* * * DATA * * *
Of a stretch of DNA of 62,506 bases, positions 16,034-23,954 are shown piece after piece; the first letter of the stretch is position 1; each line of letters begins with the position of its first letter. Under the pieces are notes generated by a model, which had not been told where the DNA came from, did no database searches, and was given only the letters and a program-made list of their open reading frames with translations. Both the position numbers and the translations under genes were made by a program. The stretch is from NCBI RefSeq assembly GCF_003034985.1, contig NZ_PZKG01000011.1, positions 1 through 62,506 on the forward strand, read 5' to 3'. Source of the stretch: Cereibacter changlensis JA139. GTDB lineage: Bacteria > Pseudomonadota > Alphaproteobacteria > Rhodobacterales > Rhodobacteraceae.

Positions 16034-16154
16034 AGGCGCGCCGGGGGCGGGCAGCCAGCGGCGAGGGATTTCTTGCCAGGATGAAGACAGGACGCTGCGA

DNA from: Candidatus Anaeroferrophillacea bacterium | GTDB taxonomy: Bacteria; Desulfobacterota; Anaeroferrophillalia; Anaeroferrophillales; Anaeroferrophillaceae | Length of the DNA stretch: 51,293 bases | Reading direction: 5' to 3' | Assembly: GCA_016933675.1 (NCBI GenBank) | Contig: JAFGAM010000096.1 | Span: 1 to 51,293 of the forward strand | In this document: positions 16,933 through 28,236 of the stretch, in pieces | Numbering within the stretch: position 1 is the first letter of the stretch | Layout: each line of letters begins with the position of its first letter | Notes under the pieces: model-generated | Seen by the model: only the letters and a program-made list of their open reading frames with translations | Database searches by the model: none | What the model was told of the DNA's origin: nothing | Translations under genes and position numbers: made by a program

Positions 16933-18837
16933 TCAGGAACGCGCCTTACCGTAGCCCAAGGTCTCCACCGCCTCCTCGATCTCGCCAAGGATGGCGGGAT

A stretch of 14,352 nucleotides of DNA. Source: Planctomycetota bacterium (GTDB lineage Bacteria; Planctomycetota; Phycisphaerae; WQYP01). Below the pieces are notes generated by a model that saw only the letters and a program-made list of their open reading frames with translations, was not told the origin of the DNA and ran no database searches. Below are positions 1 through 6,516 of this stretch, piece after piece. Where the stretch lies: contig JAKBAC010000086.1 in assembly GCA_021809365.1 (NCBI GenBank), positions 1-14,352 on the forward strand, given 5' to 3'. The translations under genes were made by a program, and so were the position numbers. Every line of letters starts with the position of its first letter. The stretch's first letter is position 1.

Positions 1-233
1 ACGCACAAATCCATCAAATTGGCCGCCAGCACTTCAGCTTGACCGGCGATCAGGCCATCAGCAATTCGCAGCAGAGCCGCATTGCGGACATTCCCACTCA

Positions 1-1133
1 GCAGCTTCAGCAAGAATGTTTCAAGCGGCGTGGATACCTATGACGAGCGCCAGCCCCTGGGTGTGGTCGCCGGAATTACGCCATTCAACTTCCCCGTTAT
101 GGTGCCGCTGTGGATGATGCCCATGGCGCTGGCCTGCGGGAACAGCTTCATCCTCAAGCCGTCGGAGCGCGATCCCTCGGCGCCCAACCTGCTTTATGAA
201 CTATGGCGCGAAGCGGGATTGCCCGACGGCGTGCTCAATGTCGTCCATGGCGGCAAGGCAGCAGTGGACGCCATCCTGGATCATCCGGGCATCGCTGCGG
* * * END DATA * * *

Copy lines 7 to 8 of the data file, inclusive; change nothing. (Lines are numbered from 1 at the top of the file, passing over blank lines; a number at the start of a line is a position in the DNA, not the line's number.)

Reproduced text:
A stretch of 14,352 nucleotides of DNA. Source: Planctomycetota bacterium (GTDB lineage Bacteria; Planctomycetota; Phycisphaerae; WQYP01). Below the pieces are notes generated by a model that saw only the letters and a program-made list of their open reading frames with translations, was not told the origin of the DNA and ran no database searches. Below are positions 1 through 6,516 of this stretch, piece after piece. Where the stretch lies: contig JAKBAC010000086.1 in assembly GCA_021809365.1 (NCBI GenBank), positions 1-14,352 on the forward strand, given 5' to 3'. The translations under genes were made by a program, and so were the position numbers. Every line of letters starts with the position of its first letter. The stretch's first letter is position 1.

Positions 1-233